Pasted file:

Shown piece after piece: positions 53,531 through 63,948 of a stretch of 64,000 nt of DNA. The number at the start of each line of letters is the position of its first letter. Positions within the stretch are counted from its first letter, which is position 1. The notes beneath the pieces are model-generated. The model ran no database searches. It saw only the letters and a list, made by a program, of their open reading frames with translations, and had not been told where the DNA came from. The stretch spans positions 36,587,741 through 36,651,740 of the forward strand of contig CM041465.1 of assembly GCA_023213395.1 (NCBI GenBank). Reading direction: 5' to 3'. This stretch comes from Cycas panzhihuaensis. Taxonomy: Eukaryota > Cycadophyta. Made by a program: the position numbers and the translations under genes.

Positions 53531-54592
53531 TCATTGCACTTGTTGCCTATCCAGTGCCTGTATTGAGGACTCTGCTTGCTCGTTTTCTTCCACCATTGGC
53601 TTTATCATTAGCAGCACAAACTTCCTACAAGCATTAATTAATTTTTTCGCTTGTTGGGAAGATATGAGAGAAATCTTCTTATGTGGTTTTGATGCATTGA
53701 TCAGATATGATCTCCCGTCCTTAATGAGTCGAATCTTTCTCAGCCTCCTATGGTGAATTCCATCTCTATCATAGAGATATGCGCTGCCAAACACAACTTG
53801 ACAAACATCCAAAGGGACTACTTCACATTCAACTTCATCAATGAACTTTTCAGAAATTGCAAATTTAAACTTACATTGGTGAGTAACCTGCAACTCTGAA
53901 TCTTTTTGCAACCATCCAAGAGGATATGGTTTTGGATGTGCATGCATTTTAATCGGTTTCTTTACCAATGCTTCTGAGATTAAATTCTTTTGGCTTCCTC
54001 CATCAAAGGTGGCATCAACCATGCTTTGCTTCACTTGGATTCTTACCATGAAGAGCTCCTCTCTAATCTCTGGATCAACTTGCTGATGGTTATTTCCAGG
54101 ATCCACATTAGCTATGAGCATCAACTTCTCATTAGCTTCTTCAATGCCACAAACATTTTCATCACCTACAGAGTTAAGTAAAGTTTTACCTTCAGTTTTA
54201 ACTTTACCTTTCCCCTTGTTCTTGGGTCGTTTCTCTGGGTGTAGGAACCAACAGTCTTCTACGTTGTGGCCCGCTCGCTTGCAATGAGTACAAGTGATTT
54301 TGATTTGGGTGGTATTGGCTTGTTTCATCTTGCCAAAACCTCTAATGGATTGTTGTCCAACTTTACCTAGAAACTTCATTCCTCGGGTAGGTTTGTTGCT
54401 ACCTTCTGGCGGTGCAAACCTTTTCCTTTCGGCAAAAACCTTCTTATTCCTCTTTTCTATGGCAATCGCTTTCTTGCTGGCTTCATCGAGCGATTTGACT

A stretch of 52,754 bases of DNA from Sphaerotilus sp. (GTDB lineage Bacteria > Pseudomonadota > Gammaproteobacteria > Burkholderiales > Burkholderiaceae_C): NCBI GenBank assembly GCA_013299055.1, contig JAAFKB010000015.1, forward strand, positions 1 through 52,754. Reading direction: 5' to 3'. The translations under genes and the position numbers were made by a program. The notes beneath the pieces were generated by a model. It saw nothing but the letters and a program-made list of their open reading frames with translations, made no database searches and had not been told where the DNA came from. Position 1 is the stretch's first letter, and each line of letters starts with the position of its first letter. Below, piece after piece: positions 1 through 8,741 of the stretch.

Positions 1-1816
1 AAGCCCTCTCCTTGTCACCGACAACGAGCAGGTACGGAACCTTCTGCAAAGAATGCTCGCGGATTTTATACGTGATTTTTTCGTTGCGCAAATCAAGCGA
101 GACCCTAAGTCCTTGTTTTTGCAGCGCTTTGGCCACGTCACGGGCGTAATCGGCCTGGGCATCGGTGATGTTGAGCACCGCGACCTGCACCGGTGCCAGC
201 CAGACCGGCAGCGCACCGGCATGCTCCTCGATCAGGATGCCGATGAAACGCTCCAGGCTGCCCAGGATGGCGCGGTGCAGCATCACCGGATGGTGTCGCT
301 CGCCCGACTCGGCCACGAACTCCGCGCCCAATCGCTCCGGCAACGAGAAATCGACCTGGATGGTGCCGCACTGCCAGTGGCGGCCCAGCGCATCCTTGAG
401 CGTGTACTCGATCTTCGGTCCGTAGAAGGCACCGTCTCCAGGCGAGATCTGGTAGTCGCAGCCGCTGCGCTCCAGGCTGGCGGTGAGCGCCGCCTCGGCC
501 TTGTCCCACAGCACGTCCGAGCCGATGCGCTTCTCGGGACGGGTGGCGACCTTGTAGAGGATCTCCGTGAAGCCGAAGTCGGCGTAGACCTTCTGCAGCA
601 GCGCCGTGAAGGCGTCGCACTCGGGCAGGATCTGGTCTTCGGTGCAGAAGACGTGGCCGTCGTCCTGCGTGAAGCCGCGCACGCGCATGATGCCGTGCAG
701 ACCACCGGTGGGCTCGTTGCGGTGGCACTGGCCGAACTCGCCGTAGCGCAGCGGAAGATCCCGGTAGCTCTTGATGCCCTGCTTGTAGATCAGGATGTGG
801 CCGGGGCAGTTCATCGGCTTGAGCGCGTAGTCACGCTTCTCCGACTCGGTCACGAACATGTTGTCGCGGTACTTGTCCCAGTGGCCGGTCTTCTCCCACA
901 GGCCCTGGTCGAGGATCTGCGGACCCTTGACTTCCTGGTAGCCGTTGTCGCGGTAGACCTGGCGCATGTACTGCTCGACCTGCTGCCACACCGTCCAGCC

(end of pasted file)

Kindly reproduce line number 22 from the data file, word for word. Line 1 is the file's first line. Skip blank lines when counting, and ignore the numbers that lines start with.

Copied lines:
701 ACCACCGGTGGGCTCGTTGCGGTGGCACTGGCCGAACTCGCCGTAGCGCAGCGGAAGATCCCGGTAGCTCTTGATGCCCTGCTTGTAGATCAGGATGTGG